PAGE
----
Purim greetings 2023: How to want somebody a contented vacation in Hebrew and Yiddish


Ahead of this 12 months’s Purim celebrations, which begin inside the night time of Monday, March 6, we try some festive greetings.

Purim is seen yearly on the fourteenth day of the Hebrew month of Adar. It commemorates the survival of Jewish of us in Haman, who had been marked for demise by Persian rulers, with the story being relayed inside the Book of Esther.

Every 12 months, Jewish communities world huge show pride in this vacation by consuming a celebratory meal, doing charitable acts or giving donations, in addition to exchanging gadgets of meals and drinks generally known as mishloach manot.

Let’s try learn the way to say some festive Purim greetings when you occur to’re participating inside the vacation this 12 months.

Photo by Wiktor Szymanowicz/Anadolu Agency via Getty Images

What greetings should you say on Purim?

The standard greeting on Purim is “happy Purim.” This interprets to chag Purim sameach in Hebrew. This phrase truly interprets to “happy Purim holiday” as “chag” interprets to “holiday” in English and “sameach” to “happy.”

You will hear the phrases “chag sameach” said on many Jewish holidays.

The pronunciation of chag Purim sameach is KHAG poo-REEM sah-MAY-akh. You can hearken to some examples of the pronunciation beneath:

How to say Purim greetings in Yiddish

Yiddish is a historic Jewish language, over 1,000 years outdated. It is spoken by between 1-2 million of us worldwide. Last 12 months seen Unesco put Yiddish on the completely endangered languages guidelines, given its rarity.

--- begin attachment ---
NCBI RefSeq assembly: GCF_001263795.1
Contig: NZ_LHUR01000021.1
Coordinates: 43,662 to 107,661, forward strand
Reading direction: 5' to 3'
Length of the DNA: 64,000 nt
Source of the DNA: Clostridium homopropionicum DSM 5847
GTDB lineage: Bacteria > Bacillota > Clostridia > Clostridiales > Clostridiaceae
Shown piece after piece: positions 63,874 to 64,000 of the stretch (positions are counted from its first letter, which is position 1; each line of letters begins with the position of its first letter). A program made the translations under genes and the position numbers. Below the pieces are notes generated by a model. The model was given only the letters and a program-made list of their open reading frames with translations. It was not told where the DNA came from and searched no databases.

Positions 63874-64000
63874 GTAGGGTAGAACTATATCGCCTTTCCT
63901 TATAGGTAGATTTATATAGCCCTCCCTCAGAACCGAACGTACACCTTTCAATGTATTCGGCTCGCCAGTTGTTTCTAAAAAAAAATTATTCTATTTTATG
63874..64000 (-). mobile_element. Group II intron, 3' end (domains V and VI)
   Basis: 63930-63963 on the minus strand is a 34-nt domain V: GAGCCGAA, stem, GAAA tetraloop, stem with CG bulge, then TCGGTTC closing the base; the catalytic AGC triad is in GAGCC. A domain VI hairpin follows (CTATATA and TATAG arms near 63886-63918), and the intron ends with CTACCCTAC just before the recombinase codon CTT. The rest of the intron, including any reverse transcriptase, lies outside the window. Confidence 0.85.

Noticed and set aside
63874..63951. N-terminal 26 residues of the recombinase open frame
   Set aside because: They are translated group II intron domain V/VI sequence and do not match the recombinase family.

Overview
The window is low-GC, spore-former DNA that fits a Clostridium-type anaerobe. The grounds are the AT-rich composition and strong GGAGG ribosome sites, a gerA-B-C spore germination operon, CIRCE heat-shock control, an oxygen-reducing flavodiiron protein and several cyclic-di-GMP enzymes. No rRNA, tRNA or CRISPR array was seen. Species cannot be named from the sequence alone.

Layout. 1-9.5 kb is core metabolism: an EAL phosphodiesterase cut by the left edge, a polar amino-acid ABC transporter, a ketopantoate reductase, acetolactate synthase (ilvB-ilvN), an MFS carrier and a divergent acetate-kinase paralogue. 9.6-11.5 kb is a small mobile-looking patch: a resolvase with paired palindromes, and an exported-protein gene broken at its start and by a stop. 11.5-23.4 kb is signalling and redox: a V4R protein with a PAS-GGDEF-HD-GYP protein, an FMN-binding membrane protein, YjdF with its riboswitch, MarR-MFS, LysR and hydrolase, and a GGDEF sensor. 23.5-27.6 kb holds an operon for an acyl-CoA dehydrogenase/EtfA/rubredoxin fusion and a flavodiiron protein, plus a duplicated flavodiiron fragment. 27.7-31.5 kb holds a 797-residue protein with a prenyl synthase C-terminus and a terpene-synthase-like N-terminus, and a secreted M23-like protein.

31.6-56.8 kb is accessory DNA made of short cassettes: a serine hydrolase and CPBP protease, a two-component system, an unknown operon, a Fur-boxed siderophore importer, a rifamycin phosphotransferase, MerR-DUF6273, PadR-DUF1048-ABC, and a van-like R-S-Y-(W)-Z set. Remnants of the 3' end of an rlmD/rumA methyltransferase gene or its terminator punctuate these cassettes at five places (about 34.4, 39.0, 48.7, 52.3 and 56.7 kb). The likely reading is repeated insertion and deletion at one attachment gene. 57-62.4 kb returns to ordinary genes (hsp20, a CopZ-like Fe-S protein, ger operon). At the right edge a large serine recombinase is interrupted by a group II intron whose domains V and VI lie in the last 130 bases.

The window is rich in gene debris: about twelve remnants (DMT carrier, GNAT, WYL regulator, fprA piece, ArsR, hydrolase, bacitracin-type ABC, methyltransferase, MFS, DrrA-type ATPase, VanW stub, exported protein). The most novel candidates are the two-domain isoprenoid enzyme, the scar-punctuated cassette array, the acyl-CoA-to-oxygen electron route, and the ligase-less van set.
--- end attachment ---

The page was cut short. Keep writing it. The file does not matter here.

While Hebrew is a Northwest Semitic language, Yiddish belongs inside the Germanic language family. It incorporates many languages along with German, Hebrew, Aramaic, in addition to diversified Slavic and Romance languages.

Thus, the Purim greeting in Yiddish is completely utterly completely different to the one in Hebrew. To want somebody a ‘Happy Purim’ in Yiddish, one would say ah freilichen Purim. This is pronounced as FRAY-likh-en POO-rim.

What is the which suggests of Purim?

While you’ll have heard the establish of this celebration once more and once more, you received’t know what the phrase actually means.

The phrase Purim interprets to “Lots” in Hebrew. Roughly, it means the Feast of Lots.

It is believed that the phrase “Pur” finds its origins in Persian languages. As written inside the Book of Esther, this phrase means a “lot.” Purim is then the plural of the phrase “Pur,” turning into “lots.”

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